AS A CHILD NESTLED IN BED, JANET KEALL would listen to her parents tell a magical tale about a baby left on a doorstep in Prince Rupert, B.C. The story was hers, and she wanted to hear it again and again because it had a happy ending. A nice man saw her wriggling inside a blanket and called for help. Then she came to live with her family, who love her very much. But as gently as the story was told, it raised a lot of questions: “I was in another lady’s tummy?” Janet would ask. “Who was she? Where did she go?” Growing up in Surrey, B.C., Janet was a bright and thoughtful girl who felt blessed to be so loved by her parents, Jerrilyn and Gordon Keall. Yet her questions persisted. At around age 10, she even fantasized that her birth mother was Whitney Houston.
Over the years, her emotions flip-flopped. “At times I felt very happy and grateful,” she says, “and other times I would feel very sad, very rejected. Why me?” At age 18, she was finally of age to request her birth records. She was dismayed when a thin envelope arrived in the mailbox. Inside were two scant forms with almost every box blank: mother’s name, father’s name, place of birth. Alone in her bedroom, she shouted and banged her fists on the floor in frustration. “It was the deepest grief I’ve probably ever experienced. I felt so powerless. To see that paper so blank, so nothing, it was a haunting moment,” she says.
Janet spent the next 21 years searching. Several times, she made the 1,500-km journey from Vancouver to the small northern port city of Prince Rupert, just 50 km from the Alaska border. She told her story to local reporters, launched public appeals for information and asked for help from any of the town’s 13,000 residents who would listen. Yet no one in the close-knit community, hemmed in by mountains and ocean, seemed to know anything. Even her attempt to find police and hospital records came up empty, the files apparently lost or purged. In 2005, she shared her story with Chatelaine, hoping someone might see the article and step forward. Plenty of people did reach out, some with their own adoption stories, others with offers of help. But information about her birth mother? “Nothing,” she says softly, “always nothing.” Then, this year, Janet had a stunning breakthrough, and then another that would finally put her mystery to rest.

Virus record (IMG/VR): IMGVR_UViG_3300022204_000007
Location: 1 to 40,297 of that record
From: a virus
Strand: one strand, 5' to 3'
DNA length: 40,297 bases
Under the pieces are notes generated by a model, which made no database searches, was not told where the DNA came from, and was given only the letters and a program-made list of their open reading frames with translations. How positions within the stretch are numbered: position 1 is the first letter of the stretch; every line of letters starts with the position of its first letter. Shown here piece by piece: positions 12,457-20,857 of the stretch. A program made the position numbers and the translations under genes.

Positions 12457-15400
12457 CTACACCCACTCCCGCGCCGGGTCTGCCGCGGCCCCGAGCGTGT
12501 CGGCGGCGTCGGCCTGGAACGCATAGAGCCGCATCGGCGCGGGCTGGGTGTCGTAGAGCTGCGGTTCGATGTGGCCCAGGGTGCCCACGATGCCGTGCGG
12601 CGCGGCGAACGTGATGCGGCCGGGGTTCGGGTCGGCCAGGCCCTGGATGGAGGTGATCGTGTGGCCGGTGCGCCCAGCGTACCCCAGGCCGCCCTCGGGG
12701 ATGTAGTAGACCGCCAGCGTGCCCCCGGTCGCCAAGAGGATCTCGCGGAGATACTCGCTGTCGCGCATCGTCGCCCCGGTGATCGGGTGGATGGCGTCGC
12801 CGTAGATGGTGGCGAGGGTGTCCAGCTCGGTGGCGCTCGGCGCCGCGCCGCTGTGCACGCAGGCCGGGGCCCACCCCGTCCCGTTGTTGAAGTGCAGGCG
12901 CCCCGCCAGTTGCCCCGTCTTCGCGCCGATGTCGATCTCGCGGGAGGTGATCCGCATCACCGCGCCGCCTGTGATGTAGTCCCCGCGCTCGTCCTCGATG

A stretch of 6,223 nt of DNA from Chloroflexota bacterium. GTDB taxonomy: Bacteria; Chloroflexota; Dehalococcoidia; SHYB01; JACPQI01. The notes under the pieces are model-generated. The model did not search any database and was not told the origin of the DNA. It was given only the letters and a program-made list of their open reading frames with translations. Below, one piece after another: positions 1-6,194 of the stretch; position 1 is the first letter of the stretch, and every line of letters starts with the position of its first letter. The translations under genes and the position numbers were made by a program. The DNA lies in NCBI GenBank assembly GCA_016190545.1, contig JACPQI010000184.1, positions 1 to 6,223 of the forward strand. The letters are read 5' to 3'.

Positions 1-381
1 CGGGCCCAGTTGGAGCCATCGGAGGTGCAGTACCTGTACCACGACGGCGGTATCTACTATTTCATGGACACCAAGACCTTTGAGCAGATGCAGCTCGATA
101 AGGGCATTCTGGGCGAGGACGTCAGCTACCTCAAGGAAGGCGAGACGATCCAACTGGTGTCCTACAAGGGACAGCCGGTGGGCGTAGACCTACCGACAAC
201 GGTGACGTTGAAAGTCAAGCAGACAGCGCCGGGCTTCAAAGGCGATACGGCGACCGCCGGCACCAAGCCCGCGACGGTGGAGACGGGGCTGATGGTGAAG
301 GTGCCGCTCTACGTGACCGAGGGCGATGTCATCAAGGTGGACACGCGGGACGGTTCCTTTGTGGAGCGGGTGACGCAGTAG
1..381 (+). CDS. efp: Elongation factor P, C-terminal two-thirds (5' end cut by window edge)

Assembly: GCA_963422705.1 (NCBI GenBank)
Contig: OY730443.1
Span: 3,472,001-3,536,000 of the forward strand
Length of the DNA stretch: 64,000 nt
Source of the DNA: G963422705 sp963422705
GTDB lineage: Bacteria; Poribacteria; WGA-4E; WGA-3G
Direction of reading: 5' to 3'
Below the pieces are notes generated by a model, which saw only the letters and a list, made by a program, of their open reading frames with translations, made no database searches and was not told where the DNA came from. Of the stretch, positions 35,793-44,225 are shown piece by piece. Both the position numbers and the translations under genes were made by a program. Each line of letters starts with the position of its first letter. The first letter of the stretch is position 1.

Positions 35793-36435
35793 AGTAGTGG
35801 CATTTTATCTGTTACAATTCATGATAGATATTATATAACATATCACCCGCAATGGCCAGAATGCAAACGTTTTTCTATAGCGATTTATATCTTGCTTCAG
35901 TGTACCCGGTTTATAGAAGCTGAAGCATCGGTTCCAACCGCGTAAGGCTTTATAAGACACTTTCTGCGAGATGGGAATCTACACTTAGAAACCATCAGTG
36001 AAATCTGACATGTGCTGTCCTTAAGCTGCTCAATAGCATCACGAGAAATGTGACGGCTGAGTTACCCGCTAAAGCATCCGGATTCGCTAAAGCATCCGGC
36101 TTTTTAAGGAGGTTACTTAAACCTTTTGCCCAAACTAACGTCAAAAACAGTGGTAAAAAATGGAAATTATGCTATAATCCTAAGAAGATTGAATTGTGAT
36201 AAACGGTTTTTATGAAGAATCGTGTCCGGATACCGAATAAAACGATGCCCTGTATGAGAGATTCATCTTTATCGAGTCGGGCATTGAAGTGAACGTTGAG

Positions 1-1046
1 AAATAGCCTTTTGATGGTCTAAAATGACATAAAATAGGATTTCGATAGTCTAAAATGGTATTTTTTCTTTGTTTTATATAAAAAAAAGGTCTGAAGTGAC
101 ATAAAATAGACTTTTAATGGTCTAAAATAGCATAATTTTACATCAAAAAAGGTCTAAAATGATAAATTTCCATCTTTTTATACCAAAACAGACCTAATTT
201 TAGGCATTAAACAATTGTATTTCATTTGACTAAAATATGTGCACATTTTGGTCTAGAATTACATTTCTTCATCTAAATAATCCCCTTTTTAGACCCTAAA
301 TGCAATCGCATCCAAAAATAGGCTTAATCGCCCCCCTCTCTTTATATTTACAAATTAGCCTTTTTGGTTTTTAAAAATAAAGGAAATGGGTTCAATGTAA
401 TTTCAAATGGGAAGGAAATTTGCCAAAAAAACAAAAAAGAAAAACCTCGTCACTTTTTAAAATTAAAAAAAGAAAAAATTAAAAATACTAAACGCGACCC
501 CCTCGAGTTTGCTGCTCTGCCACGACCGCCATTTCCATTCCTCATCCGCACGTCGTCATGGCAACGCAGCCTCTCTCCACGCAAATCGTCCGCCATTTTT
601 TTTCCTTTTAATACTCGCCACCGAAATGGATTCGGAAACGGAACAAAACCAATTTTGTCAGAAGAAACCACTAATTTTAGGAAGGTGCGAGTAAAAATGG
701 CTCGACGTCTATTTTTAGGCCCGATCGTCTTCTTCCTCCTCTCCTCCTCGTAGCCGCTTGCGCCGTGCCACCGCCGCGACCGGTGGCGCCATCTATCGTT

NOW 39, JANET HAS BEEN MARRIED TWICE, raised two boys, built a high-powered career managing real estate, legal and technology companies, and spent her free time volunteering at orphanages around the world, helping other abandoned children. She and her husband, Hod Pharis, recently moved their family from Vancouver to Charlottetown, seeking a quieter life. Early in 2016, when her boys were teens and she had more time, she decided to make one last push for answers. On April 20, she launched a website, rupertsbaby.com, accompanied by a social media campaign. People anywhere in the world could see her face, track her story or drop an anonymous clue. Three weeks after the launch, over a morning coffee, an unusual email caught her eye. “I have a similar story,” the subject line said. Like many emails she’d received, this one began with “My name is” and ended with “It will be great to hear from you!” Over the years she’s heard from men who offered tips as a ruse to ask her out, and men who said they must be her father because they slept with lots of pretty women on the west coast in the ’70s.